By whom and how justice was administered in Babylonia?

We know exactly all the 282 laws in which King Hammurabi included the entire legal traditions of his day because they were found on a stele (stone slab) discovered at Susa in 1901 and now preserved in the Louvre Museum in Paris. The laws were written on the slab in a writing known as cuneiform. The slab also has a fine piece of sculpture depicting Samas, the god of justice, looking into the eyes of king Hammurabi as if to inspire him.

Babylonian society was divided into three distinct classes: the patricians, the plebeians, and the slaves. Justice depended on the class to which a person belonged. For example, an article in Hammurabi’s legal code said: ‘If a patrician, one of his eyes also shall be taken. If he breaks the bone of another patrician, one of his bones too shall be broken.’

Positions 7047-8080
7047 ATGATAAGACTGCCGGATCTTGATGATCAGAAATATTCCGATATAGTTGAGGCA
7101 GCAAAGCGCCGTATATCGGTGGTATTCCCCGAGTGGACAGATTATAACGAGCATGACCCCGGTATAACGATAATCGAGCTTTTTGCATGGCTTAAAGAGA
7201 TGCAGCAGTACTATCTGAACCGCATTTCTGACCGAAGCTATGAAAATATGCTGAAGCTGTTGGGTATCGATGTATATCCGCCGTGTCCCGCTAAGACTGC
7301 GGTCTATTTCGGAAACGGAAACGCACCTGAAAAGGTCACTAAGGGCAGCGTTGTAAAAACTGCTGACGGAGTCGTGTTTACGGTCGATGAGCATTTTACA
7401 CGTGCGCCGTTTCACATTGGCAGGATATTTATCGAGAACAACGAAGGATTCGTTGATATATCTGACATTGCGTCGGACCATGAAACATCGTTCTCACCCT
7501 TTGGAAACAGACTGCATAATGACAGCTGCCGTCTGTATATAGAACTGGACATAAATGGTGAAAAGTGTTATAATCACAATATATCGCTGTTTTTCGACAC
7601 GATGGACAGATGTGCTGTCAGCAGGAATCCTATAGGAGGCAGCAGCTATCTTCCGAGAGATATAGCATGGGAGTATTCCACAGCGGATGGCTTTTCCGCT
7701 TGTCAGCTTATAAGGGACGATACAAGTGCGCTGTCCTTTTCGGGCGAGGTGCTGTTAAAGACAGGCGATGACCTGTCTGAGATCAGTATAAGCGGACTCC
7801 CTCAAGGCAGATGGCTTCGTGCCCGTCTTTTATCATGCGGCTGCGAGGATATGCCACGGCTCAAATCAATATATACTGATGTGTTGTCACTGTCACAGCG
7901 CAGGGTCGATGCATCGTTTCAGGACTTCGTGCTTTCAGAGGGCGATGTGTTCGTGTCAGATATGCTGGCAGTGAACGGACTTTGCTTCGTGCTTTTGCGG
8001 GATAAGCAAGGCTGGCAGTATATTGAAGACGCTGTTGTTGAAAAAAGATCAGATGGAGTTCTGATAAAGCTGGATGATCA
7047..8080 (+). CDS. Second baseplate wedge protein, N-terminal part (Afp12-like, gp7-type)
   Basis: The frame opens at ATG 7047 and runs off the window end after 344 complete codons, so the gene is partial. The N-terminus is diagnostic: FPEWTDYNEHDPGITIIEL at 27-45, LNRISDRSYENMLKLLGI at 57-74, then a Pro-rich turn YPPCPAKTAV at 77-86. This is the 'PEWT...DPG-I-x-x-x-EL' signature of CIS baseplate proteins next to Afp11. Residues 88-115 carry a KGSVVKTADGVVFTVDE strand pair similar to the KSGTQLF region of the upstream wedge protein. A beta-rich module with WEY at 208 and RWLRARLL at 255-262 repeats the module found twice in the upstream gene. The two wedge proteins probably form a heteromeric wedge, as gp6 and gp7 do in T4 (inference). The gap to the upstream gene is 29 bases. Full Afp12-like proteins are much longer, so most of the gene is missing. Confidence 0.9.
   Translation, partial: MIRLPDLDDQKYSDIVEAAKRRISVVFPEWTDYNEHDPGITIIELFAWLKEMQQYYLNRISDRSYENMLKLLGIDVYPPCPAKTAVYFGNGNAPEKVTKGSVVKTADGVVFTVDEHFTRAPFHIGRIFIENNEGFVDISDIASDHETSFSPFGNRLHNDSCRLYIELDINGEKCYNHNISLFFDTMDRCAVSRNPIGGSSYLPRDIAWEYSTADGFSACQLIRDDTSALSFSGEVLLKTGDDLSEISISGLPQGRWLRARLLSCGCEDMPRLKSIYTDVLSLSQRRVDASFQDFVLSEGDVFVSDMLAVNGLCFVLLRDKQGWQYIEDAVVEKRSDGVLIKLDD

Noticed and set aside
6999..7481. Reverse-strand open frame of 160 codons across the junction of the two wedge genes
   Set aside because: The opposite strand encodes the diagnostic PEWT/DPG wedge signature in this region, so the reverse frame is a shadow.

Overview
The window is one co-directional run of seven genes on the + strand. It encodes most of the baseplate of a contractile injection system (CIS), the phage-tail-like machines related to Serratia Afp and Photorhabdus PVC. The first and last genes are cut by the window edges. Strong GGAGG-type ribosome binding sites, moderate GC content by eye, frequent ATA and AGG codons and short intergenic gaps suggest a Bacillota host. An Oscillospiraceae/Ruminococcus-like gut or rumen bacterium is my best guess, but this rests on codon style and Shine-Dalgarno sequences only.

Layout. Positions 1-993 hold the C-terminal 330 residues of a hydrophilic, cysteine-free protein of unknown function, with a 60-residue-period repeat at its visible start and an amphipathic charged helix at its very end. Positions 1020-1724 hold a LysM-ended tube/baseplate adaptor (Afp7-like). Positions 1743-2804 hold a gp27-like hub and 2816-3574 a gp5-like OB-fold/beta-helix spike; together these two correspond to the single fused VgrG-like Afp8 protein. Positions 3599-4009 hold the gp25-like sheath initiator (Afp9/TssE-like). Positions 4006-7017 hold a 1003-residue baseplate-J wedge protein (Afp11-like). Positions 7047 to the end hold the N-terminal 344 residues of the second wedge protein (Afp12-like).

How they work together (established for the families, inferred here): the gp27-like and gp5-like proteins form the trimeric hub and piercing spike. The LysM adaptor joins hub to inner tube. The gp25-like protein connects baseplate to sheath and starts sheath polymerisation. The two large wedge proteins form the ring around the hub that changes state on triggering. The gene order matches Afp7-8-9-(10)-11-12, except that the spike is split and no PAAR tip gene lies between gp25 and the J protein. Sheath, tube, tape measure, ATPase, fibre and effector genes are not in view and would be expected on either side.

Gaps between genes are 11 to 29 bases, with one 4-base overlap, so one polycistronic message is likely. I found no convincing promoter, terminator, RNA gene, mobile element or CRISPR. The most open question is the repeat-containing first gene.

If, however, the person hurt was a plebeian, matters were different. The law said: ‘If a patrician takes the eye or breaks a bone of a plebeian, he will pay a mine of silver.’ Of course, the penalty was smaller if a slave was involved. These laws seem very unfair to us today but the penalties inflicted are midway between the brutality of the Assyrian laws and the comparative lenience of the Hittites. We must remember that in the social conditions of Hammurabi’s day such laws were needed to curb the vices and passions of the Babylonians.

Hammurabi died but his dynasty, or family, continued to rule for another 150 years although it never reached the same peak of glory as it had in his day.


Picture Credit : Google